My Story

I have always been what people called a “Nervous Nelly”. My Mom used to say that I was afraid of my own shadow and at times I think that was true. Although I was ‘built’ this way I was still able to go on with my life with no problems. Then in April 2008 something changed. I didn’t know why but I spent a lot of time crying and felt like I was walking around in a fog. I would be sitting at a red light and not know how I got there. Then one day while on my way to work I started looking for a tree to run the van into. I don’t remember wanting to ‘off’ myself, but I do remember being more tired than I have ever been before. I thought that if I got hurt then I would finally be able to rest because I would have to. The reasons why I didn’t do it was that I never found a tree big enough (the van was pretty big) and I didn’t want to hurt anyone else. Luckily I made it to work in 1 piece. When I walked into the store the other managers made a remark to me that was meant to be funny and I just started crying. I called my Husband and he said to call the therapist that I had been seeing. I was just seeing her for a few sessions thru my employee assistance program at work. While I got along with the therapist we spent more time talking about her family than my problems. But she did help when I called and she told me to go to Baylor All-Saints Hospital Downtown. This was the first thing on my road to recovery, although it took a long time to realize that.

Once I got to the ER, I signed in and was shocked by what happened next. They put me in a room to be watched by an intern. There was 2 other gals in there who were being ‘checked in’ to the 8th floor and they seemed very different from me, very ‘crazy’. I was diagnosed with depression and anxiety disorder and put into an IOP program (Intensive Out Patient). This was a class that met 5 nights a week for 3 hours at night. This program saved me. I also started seeing a psychiatrist and started meds. After 3 weeks I was barely able to stay awake, the meds were knocking me for a loop. So they decided that I had to go ‘in house’ so they could get aggressive with my meds to stabilize me. I did that but only with the stipulation that I would be allowed to do another 3 weeks in IOP. I learned a lot in house, I was very lucky that this facility was great. A week later I went home and back to IOP.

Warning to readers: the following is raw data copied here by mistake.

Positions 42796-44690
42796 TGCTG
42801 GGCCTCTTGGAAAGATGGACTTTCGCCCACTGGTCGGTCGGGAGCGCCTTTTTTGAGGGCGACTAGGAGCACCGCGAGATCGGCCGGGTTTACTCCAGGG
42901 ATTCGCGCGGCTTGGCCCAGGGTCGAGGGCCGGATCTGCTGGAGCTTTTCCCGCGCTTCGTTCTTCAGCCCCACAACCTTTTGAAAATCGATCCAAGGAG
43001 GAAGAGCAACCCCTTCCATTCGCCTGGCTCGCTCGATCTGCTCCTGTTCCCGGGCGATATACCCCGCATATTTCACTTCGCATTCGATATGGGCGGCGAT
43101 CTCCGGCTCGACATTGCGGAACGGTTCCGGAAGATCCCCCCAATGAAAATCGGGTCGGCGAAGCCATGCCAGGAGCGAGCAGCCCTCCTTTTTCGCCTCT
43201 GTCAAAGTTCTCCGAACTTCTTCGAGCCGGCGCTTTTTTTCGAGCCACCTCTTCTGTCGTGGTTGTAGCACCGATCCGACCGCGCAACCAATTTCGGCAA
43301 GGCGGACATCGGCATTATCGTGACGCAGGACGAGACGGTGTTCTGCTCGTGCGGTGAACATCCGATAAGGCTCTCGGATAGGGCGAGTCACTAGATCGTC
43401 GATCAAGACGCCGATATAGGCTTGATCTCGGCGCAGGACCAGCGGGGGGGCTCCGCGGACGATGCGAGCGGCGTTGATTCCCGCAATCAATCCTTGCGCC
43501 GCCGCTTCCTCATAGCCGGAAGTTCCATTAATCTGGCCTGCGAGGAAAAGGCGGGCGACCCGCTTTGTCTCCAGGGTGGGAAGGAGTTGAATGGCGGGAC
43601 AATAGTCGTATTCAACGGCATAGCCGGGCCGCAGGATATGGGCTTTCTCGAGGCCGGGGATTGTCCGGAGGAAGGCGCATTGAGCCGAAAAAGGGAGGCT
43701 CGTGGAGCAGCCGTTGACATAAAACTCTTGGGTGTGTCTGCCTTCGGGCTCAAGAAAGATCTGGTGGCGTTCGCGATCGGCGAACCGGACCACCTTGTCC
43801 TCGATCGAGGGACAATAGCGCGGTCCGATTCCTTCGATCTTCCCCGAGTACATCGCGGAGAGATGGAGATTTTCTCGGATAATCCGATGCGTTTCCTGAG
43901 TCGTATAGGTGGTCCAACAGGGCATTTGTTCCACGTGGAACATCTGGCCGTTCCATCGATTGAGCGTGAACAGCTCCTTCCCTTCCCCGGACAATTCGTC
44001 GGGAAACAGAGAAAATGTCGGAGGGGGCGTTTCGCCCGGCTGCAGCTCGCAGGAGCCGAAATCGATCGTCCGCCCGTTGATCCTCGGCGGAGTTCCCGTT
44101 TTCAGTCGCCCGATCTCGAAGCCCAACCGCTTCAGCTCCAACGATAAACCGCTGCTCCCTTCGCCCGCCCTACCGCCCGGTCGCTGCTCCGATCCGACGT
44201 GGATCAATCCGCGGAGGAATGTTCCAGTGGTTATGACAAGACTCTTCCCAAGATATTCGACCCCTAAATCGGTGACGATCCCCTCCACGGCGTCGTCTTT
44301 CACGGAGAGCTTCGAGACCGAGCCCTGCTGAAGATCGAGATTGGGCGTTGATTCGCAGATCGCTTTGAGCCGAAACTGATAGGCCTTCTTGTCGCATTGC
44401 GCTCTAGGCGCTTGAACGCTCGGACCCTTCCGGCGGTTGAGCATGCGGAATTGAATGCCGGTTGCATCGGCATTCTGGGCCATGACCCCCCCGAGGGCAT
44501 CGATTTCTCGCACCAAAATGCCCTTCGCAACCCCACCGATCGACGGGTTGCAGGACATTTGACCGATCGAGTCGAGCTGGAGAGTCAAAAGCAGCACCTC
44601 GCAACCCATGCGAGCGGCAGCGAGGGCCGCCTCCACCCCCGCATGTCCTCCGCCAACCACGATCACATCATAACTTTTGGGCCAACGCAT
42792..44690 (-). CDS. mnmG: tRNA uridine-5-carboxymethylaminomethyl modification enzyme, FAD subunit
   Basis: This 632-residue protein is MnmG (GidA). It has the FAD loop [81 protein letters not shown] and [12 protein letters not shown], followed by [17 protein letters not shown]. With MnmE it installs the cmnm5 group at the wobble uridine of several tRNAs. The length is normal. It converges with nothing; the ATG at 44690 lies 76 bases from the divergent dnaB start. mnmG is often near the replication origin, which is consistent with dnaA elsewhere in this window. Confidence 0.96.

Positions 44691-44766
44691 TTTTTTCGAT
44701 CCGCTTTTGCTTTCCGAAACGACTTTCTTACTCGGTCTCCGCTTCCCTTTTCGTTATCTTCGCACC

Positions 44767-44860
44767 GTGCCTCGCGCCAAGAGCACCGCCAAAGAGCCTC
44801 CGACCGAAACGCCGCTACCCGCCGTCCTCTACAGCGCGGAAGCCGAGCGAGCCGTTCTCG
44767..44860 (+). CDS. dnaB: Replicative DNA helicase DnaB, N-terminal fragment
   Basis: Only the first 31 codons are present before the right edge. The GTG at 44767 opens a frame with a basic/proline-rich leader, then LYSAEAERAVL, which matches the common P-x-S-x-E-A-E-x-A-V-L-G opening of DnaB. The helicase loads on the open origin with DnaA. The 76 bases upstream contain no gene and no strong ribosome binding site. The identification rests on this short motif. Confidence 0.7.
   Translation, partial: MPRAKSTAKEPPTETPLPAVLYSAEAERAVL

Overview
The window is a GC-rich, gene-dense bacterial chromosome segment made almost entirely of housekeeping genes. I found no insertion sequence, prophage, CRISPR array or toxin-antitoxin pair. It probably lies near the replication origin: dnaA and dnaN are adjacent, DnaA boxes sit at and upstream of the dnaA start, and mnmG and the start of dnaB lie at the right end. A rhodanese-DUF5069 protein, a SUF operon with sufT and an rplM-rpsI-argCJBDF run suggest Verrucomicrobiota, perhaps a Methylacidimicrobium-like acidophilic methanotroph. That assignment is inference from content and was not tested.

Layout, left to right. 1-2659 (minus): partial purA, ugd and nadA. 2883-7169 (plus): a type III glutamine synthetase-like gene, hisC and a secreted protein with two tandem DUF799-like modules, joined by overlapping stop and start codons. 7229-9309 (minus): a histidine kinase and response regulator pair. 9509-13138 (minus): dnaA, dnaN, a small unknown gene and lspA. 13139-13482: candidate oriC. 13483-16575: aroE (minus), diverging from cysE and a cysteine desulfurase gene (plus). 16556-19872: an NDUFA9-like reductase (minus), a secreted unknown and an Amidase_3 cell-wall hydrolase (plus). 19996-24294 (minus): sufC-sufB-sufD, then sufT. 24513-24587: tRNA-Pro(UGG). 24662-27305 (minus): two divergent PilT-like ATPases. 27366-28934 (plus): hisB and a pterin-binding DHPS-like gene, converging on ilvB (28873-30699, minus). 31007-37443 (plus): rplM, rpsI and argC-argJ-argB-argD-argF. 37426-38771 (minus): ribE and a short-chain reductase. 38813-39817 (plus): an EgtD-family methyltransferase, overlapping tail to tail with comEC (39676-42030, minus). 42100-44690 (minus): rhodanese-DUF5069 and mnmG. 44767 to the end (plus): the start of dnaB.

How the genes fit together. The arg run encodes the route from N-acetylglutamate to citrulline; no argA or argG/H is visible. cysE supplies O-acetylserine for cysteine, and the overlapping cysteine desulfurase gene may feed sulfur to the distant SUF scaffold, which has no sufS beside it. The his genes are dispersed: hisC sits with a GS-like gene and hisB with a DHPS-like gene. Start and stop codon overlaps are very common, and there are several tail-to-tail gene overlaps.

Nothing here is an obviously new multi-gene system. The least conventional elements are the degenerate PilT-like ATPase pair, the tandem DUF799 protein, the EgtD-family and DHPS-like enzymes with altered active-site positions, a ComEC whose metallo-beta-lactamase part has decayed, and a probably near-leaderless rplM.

I’m not going to go into things about IOP, but I do want to share with you what happens on the last day of IOP. Since new people are constantly coming in and leaving the group we all have our special time called ‘coining out’. It starts by the person to the left of you holding a serenity coin and saying good bye. The coin then goes around the room ending up with me where I get to say something. It could be as simple as saying good bye or anything the person wants to say. There were only 7 people in the class that night plus the leader. My coining out took 1.5 hours! I had really connected with everyone (several people had been in house with me so we had some very intense times together). There were lots of tears and hugging.

When I got home I was ready to face my life again. After IOP I started therapy. Unfortunately that therapist wasn’t much better than the last…she brought up her kids and family a lot. And the doctor they had set me up with was nice but kept adding more and more meds to my cocktail including one that should only be used as an emergency pill…not long term and certainly not the dosage she had me on (4.5 times the recommended maximum dosage).

Fast forward 2 years and the meds must have stopped working, only I didn’t want my family to worry so I kept it hidden. Plus I was kind of out of it and didn’t even know what was happening. I started staying in bed and would go to the kitchen and sneak a bottle of vodka or whatever alcohol was there and bring it in my bedroom. I wasn’t sleeping and was doing anything I could to get some sleep. This ended with my taking a handful of remeron (a med that helped me sleep). Luckily my husband was home and he found me. That sent me back in-house followed by another 3 weeks at IOP. This time I found a psychiatrist that I trusted and a therapist that was wonderful and that I am still seeing. And I got off that medicine that I had become addicted to (it took 3 one week stays in the hospital to gradually detox from that).

I still see the doctor and my therapist. In July I realized that I was depressed again, but this time both my Husband and I recognized it. My doctor is adjusting my meds slowly and it seems to be working.

So there you have it…that’s my story and experience.